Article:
Data Mining : Intuitive Partitioning of Data or 3-4-5 Rule

Intuitive Partitioning

Intuitive partitioning or natural partitioning is used in data discretization. Data discretization is the process of converting continuous values of an attribute into categorical data or partitions or intervals. Discretization helps reducing data size by reducing number of possible values. Instead of storing every observation we can only store partition range in which each observation falls. One of the easiest ways to partition numeric values is using intuitive (natural) partitioning. It works using following rules:

Intuitive partitioning or The 3-4-5 Rule for Data Discretization:

  1. If an interval covers 3, 6, 7 or 9 distinct values at most significant digit, then create 3 intervals. (There can be 3 equal width intervals for 3, 6, 9; and 3 intervals in the grouping of 2-3-2 each for 7).
  2. If it covers 2, 4 or 8 distinct values at most significant digit, then create 4 sub-intervals of equal-width.
  3. If it covers 1, 5, or 10 distinct values at the most significant digit, then partition range into 5 equal-width intervals.

Example:

  • Suppose that profit data values for year 2017 for a company range from -3,51,976 to +4,70,00,896.
  • For practical purpose of avoiding noise, extremely high or extremely low values are not considered. So first we need to smooth out our data. Let’s discard bottom 5% and top 5% values.
  • Suppose after discarding above data new values for LOW = -159876 and HIGH = 1838761.
  • Most Significant Digit or MSD is at million position, see highlighted digit : –159876 and 1838761.
  • Next step is to round down LOW and round up HIGH to MSD that million position. So LOW = -1000000 and HIGH = 2000000. -1000000 is nearest down million to -159876 and 2000000 is nearest up million to 1838761.
  • Now let’s identify range of this interval. Range = HIGH – LOW that is 2000000 – (-1000000) = 3000000. We consider only MSD here which is 3.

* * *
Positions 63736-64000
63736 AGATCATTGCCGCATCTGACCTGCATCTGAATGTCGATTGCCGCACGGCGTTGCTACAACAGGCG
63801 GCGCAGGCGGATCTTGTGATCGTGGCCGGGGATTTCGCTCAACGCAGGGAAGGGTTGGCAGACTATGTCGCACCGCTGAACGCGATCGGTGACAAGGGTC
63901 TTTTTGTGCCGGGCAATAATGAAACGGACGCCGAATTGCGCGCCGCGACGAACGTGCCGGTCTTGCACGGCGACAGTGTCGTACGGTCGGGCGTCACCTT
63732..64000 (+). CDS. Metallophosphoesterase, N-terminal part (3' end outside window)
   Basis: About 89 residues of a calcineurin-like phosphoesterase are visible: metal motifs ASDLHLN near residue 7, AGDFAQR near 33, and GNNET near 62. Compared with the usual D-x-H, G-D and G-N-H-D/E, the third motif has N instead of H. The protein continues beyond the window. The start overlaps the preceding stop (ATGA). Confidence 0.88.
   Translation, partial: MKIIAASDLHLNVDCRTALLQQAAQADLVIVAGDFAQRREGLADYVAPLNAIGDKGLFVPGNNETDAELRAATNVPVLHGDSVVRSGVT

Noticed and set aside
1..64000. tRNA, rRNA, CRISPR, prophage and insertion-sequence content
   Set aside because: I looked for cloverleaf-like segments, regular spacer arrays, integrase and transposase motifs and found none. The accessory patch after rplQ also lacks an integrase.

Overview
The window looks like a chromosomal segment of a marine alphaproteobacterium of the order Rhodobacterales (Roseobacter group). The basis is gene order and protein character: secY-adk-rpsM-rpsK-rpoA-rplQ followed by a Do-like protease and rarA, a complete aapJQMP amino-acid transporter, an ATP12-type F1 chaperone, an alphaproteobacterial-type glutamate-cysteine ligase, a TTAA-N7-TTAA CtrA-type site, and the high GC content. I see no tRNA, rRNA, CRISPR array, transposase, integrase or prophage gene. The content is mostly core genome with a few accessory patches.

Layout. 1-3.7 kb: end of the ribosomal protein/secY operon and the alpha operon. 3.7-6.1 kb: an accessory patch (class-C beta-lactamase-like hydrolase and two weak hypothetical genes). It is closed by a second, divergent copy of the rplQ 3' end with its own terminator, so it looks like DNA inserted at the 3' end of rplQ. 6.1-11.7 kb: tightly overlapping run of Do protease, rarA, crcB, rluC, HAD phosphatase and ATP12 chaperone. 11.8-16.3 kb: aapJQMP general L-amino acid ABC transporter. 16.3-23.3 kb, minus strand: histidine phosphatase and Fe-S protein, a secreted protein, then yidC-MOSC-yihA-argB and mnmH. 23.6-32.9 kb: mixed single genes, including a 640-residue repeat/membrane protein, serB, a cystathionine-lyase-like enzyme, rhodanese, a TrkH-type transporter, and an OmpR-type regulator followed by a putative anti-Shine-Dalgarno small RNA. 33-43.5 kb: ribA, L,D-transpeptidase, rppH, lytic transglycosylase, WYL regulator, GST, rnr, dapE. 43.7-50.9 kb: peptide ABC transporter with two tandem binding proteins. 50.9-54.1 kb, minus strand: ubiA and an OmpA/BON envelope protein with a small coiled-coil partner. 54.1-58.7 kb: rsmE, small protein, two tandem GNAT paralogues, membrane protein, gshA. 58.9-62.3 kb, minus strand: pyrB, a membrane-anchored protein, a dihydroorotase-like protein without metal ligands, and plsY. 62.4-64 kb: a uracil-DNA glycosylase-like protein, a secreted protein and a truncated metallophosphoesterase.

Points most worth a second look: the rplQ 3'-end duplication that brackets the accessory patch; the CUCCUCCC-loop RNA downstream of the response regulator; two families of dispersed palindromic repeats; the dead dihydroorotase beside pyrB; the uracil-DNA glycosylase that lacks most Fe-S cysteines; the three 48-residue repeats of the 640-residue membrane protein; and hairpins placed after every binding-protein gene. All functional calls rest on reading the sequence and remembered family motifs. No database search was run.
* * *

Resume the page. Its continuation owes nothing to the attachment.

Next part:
• Now that we know range MSD = 3, we can apply rule #1.
  • Rule #1 says that we can divide this interval into three equal size intervals:
    • Interval 1 : -1000000 to 0
    • Interval 2 : 0 to 1000000
    • Interval 3 : 1000000 to 2000000
  • You should be thinking how 0 can be part of multiple intervals? You’re right! We should represent it as follows:
    • Interval 1 : (-1000000 … 0]
    • Interval 2 : (0 … 1000000]
    • Interval 3 : (1000000 … 2000000]
    • Here (a … b] denotes range that excludes a but includes b. ( , ]  is notation for half-open interval.

Please feel free to comment your questions on intuitive partitioning in the comments section below.

References:

  1. Han, J., Kamber M. (2006), Data Mining : Concepts and Techniques, Second Edition,  91-94. (Buy from Amazon)
  2. The Range (Statistics), MathIsFun.com
  3. List of Mathematical Symbols, Wikipedia

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Kaushal Agrawal
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Kaushal Agrawal

when low = -10.9 and high = 89, we get the range as -20 to 90, which covers 11 different values at MSD? or 10? Which category does this fall into? Certainly not the third one.